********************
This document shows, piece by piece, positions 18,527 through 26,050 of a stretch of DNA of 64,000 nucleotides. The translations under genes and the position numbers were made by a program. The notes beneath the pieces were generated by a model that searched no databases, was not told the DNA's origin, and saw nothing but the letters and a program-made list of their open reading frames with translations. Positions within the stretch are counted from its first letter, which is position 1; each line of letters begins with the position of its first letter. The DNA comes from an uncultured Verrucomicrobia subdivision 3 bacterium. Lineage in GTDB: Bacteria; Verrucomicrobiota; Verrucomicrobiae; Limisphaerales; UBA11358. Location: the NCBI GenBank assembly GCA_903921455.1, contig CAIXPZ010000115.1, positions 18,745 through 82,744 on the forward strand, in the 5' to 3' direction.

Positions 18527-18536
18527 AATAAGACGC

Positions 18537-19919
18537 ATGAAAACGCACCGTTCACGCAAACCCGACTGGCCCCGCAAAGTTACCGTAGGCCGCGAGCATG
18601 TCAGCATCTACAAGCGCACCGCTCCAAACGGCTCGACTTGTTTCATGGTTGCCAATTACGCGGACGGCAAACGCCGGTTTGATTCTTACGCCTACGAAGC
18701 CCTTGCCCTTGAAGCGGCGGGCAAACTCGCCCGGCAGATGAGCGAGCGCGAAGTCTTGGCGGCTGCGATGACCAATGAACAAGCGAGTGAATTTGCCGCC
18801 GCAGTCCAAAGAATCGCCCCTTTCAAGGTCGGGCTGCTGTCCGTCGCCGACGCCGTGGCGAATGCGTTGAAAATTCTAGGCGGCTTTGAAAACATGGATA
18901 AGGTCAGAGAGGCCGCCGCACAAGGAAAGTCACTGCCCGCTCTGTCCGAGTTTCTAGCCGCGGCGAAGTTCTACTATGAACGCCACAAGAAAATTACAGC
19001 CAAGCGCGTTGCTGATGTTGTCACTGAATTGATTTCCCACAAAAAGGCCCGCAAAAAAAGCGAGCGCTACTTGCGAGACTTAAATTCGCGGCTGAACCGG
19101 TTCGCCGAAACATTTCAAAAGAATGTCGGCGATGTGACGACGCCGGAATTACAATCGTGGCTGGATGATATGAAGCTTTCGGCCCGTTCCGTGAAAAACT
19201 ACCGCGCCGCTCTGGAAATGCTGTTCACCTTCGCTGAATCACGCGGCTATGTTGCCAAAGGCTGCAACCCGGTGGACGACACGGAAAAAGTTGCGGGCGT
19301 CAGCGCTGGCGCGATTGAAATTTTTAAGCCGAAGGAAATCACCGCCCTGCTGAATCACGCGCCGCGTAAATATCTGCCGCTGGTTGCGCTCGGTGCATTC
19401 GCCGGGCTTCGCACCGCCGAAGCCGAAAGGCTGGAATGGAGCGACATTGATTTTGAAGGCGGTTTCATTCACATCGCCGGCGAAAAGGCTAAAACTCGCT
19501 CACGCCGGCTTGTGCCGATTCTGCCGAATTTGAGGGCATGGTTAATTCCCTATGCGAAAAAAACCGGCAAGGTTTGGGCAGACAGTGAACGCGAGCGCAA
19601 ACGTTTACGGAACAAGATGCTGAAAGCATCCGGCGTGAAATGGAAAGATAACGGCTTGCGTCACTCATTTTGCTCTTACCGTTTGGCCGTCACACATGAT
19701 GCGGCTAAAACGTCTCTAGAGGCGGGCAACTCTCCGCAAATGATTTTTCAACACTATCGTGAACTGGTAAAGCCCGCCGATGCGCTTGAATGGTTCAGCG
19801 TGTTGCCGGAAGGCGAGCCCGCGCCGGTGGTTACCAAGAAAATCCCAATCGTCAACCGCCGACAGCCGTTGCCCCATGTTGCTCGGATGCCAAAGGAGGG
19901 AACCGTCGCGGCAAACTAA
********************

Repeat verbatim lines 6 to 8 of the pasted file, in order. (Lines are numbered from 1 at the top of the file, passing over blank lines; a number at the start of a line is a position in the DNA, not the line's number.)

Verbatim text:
18601 TCAGCATCTACAAGCGCACCGCTCCAAACGGCTCGACTTGTTTCATGGTTGCCAATTACGCGGACGGCAAACGCCGGTTTGATTCTTACGCCTACGAAGC
18701 CCTTGCCCTTGAAGCGGCGGGCAAACTCGCCCGGCAGATGAGCGAGCGCGAAGTCTTGGCGGCTGCGATGACCAATGAACAAGCGAGTGAATTTGCCGCC
18801 GCAGTCCAAAGAATCGCCCCTTTCAAGGTCGGGCTGCTGTCCGTCGCCGACGCCGTGGCGAATGCGTTGAAAATTCTAGGCGGCTTTGAAAACATGGATA